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Cutting a Sunfish Sail to fit a Mini Fish II

Teenysailor

New Member
Hi all! I recently acquired a Mini Fish II Hull with rigging for a Sunfish. The sail needs to be repaired, so I thought I may as well cut it to the specs of the actual Mini Fish II sail. I'm an experienced seamstress, so I plan to do the work myself.

Does anyone know where I can find the detailed specs for the original Mini Fish II sail? There seems to be lots of info available for the Sunfish, but less so for the Mini Fish.
 

L&VW

Well-Known Member
Proper thread may be an issue. :oops:Sail repair is mostly done with costly industrial sewing machines.

When I "successfully" used The Admiral's home sewing machine, I used regular cotton thread. All went well, but dacron thread may not feed properly without unaccustomed adjustment. Cotton thread, IMHO, won't outlast the sail. Silk thread is "out". :eek:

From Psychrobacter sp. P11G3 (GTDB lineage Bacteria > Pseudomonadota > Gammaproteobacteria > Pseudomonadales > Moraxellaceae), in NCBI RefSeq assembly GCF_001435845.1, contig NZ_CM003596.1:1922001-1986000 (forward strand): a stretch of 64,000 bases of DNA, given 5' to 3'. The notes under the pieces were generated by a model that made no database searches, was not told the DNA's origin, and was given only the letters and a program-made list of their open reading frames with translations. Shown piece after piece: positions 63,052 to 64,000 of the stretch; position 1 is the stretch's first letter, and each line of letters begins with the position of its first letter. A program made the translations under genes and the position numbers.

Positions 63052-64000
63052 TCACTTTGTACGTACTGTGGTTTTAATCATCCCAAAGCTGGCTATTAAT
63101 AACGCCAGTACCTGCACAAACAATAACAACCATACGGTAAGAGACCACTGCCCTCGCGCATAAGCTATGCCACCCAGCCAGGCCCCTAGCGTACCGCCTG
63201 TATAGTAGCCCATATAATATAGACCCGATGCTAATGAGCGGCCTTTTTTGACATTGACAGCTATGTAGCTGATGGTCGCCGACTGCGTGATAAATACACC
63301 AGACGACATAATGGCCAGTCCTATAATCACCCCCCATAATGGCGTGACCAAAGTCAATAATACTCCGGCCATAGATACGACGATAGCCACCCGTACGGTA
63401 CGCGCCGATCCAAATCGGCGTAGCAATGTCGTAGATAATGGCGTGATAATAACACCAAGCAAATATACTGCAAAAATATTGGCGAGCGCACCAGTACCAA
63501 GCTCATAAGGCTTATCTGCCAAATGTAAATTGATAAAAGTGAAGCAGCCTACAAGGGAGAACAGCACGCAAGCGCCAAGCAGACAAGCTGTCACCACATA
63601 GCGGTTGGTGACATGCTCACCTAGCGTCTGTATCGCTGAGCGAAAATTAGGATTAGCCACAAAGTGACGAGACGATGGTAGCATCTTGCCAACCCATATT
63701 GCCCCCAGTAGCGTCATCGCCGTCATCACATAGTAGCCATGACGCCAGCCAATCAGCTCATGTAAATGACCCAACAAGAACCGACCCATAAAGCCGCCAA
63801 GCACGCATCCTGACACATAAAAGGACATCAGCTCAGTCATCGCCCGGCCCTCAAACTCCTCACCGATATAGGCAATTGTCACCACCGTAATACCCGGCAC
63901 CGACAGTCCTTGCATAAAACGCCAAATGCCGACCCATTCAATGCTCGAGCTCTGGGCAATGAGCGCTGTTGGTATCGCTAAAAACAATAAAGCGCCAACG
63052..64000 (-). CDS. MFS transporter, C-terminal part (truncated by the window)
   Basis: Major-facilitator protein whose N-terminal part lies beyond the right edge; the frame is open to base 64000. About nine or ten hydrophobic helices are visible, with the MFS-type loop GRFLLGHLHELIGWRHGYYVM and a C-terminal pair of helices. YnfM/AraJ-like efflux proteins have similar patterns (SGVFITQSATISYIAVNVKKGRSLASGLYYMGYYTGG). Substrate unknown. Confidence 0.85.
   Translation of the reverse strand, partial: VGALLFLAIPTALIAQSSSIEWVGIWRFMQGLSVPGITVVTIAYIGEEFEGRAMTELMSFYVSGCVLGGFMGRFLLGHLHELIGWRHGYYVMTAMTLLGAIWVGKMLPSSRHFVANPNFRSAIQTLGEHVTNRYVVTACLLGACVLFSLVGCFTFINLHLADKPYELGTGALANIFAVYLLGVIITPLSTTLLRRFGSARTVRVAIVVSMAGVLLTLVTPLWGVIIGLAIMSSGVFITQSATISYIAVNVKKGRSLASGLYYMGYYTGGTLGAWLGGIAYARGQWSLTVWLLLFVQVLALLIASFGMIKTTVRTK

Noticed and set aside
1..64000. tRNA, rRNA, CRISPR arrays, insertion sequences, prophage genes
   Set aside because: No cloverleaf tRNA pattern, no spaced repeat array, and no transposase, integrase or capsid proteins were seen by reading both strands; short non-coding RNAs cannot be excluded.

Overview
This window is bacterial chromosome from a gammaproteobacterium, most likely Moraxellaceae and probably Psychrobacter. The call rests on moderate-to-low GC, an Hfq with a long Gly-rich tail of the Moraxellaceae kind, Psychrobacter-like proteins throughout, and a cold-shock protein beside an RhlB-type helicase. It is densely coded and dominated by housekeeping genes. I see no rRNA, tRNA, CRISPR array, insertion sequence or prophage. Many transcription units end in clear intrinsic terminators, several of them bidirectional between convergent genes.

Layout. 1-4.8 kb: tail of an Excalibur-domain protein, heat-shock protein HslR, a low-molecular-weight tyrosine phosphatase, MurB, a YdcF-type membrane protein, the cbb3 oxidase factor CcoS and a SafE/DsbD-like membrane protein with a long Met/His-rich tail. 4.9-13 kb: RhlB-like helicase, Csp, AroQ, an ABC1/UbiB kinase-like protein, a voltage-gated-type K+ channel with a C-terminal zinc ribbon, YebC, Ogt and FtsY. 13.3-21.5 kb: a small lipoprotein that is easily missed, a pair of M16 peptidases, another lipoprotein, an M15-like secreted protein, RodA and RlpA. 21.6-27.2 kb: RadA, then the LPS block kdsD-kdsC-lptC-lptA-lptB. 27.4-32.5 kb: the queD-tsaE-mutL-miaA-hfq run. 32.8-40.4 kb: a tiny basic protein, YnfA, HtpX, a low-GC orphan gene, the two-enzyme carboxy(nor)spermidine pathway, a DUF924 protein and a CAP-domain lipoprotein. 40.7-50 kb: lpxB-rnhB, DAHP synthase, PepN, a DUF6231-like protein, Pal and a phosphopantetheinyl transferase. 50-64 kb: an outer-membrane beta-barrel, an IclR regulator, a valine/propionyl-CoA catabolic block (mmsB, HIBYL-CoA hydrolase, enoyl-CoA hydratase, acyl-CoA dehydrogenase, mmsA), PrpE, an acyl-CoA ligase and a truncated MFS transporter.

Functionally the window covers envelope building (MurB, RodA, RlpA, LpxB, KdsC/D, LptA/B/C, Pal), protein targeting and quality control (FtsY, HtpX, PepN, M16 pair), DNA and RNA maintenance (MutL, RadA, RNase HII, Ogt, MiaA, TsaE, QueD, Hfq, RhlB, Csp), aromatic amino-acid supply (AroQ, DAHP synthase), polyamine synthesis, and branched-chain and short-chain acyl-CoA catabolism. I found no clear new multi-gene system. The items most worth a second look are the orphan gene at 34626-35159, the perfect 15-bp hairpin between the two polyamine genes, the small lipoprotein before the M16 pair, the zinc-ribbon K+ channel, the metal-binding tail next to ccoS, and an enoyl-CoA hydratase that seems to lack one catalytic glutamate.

In your repair, if you use adhesive sail repair tape, and will be sewing through it, dab WD-40 in front of the stitching's pathway, and into the bobbin.

Take care--and remember:
"You will reap what you sew".

:rolleyes:
 

beldar boathead

Well-Known Member
A Minifish II sail is a cat rig and a Sunfish is lateen, so I don’t thing you can make a very good Minifish II sail starting out with a sunfish sail.

You might want to try finding an old Laser sail to use as a starting point. It already has the requisite mast sleeve. Minifish II look cool but they were very rare so making a sail is likely your only option.
 

mixmkr

Well-Known Member
I sew sails a lot and there's no magic to the sewing aspect of it if you already can sew. Small sails can easily be done on "home" machines, where a zig zag stitch is generally preferred for strength...especially a 3 or 4 point (which will be on the industrials). However a pair of straight stitch rows is just fine too. UV resistant thread is best, but it's not like the sail is left out 24/7. Look at Sailrite for sail cloth, rhread, and even kits. The "magic" is creating the belly or draft of the sail with no "hard" or flat spots. This is where good patterns come in.
 
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